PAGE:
The Nanjing massacre was an orgy of violence in which Japanese soldiers murdered tens of thousands of Chinese soldiers and civilians.
Although it took place more than 70 years ago, it is still remembered with anger in China, and continues to taint the country's relationship with Japan.
Chinese director Lu Chuan hopes his new film about the incident, called City of Life and Death, will help heal some of those wounds.
But the making of the film, and the subsequent public reaction, has revealed just how difficult it will be for the movie to achieve that goal.
While it was being filmed, there were disagreements between the Chinese and Japanese actors - and a fight.
And since its release the director has received a death threat and a storm of unfavourable comments from angry Chinese film-goers.
The movie, filmed completely in black and white, is already being seen as a box-office success, despite not opening until the end of last month.
It took 120 million yuan ($17.6m, £11.7m) in its first 10 days and has been showing in more than 500 cinemas across the country.
It is a bleak film, with scenes of rape, murder and cruelty.
In an interview with the BBC, the director said he had wanted to make a movie that represented the truth of what went on in Nanjing.
"The relationship between China and Japan is very unstable. There is too much misunderstanding between each other," he said.
The 38-year-old said he wanted to show the movie in Japan to let ordinary people there know why so many Chinese people still hate them.
According to the director, and many of his compatriots, the Japanese have not yet properly apologised for their wartime aggression - including the Rape of Nanjing.
But the director, from Beijing, said there was also a message for Chinese audiences.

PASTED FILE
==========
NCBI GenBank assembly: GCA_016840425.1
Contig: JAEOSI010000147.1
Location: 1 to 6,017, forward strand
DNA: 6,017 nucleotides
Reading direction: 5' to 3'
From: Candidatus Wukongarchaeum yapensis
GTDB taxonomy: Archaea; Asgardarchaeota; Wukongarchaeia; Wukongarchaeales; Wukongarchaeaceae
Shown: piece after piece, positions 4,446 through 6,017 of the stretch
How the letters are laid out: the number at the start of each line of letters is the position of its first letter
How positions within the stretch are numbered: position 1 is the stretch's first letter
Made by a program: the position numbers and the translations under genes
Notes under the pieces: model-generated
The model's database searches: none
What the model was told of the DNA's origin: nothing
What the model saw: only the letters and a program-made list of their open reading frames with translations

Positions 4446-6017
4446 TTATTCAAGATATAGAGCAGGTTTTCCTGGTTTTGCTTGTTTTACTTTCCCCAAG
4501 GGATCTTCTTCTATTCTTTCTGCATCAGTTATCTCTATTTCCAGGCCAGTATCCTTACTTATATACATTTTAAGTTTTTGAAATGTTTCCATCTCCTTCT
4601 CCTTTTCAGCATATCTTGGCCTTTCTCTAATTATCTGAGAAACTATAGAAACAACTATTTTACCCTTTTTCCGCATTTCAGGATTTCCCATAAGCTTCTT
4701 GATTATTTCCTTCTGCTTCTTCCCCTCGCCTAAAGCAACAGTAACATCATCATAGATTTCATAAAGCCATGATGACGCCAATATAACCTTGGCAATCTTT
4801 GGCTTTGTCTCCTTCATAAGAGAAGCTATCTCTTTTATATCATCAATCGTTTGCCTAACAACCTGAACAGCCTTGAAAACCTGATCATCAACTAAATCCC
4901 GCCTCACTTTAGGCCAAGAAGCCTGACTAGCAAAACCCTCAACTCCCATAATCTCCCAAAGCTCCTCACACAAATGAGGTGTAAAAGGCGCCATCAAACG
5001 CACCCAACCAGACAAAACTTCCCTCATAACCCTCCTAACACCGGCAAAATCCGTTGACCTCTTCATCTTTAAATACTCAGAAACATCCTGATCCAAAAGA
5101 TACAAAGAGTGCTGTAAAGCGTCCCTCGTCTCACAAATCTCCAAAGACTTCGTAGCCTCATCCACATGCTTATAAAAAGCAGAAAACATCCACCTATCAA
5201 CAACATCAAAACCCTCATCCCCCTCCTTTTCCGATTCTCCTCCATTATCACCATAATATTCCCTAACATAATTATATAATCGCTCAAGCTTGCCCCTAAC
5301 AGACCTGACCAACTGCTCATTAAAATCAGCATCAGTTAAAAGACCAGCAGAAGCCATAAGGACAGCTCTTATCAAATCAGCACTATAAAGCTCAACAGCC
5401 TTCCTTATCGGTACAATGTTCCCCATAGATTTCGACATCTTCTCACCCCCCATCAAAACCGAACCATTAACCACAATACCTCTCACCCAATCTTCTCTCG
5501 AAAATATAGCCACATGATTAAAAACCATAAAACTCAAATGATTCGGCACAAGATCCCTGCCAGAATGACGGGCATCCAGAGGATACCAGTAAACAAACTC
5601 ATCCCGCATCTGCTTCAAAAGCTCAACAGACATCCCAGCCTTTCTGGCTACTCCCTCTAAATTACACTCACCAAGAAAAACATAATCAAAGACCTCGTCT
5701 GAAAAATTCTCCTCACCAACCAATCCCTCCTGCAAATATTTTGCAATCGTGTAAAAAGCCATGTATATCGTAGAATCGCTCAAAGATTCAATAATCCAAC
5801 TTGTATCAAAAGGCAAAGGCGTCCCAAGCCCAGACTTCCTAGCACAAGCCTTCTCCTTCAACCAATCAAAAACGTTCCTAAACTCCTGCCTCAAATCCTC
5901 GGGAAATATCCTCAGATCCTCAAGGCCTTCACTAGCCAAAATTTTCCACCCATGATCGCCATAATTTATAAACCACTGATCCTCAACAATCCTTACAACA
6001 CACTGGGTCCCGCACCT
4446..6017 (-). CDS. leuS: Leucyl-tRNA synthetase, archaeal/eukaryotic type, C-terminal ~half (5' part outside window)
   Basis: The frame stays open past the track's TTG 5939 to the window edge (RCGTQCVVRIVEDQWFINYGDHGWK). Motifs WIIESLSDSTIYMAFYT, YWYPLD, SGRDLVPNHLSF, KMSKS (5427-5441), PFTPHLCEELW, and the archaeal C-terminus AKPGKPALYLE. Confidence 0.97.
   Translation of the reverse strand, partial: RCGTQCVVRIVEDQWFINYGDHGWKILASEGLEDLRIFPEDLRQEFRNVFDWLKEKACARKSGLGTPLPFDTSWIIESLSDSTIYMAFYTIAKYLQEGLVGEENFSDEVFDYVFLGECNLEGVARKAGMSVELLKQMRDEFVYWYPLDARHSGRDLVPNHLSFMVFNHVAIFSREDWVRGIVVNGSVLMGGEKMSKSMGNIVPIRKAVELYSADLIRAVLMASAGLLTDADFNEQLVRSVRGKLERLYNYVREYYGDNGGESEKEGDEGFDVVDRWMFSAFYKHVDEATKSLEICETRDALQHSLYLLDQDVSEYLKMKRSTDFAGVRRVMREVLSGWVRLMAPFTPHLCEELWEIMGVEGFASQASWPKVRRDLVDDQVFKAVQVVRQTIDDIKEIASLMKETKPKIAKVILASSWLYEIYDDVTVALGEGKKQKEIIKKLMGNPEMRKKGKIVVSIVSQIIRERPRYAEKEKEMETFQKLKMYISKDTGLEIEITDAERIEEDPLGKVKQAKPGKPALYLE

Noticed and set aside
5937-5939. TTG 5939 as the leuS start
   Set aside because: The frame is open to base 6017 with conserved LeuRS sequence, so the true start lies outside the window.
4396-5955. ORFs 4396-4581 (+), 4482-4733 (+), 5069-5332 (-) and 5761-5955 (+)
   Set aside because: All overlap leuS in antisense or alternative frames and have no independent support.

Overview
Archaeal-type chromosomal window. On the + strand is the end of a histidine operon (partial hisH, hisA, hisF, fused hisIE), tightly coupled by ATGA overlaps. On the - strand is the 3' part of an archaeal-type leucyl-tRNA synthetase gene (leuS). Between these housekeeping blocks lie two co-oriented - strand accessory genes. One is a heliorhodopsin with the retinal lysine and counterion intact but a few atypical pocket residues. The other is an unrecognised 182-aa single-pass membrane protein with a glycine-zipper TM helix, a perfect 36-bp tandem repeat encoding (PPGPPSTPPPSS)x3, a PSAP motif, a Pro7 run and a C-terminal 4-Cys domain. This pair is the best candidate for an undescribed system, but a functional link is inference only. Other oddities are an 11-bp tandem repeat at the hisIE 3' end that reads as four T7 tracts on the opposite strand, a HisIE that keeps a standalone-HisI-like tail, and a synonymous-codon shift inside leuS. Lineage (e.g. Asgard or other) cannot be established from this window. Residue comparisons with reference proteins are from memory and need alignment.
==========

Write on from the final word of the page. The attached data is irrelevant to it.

"It's very important to tell Chinese people that Japanese people are human beings - not beasts," he said.
To show both sides of the story, the film contains a sympathetic portrayal of a Japanese solider, who eventually commits suicide.
Many of those who have seen the film have applauded this angle.
"It's different to other films about the Nanjing Massacre. It tries to look at the war through Japanese eyes," said 32-year-old student Zhu Xiaojie, just after watching the film.
But there are many Chinese film-goers who do not want to confront the fact that some Japanese soldiers might have felt disgust for what they did.
There have been thousands of internet postings about the film - some by people who believe Mr Lu has done China a great disservice.
"It's not a movie for patriotic education, but a Japanese movie shot by a Chinese director," read one posting.
After seeing the movie, other Chinese people said they would not buy or use Japanese products ever again. One went even further.
"I received a letter without a name on it that said someone wanted to kill me, eliminate me," said the softly spoken Mr Lu.
The director said he was not afraid, but he admitted that he had changed his routine when going out in public places.
And there was the on-set fight between Japanese and Chinese actors.
Mr Lu said the altercation happened while they were shooting a scene showing Japanese soldiers dancing to the beat of a giant drum.
To shoot the scene, two drummers were flown in from Tokyo, but got into an argument with a group of Chinese actors.
One drummer, angry at the noise around him while he tried to concentrate, hit a Chinese actor, according to the director. The argument then escalated.
"My assistant ran to me and told me that something very bad had happened. I was so surprised," said Mr Lu.
Relations between China and Japan have improved over the last couple of years.
Japanese Prime Minister Taro Aso visited Beijing just last week and had only good things to say about the current relationship.
The two countries agreed to work together on a range of issues, such as getting North Korea to give up its nuclear programmes.
But the experience of the film shows that there is still deep mistrust - mistrust that Mr Lu's film will not completely eradicate.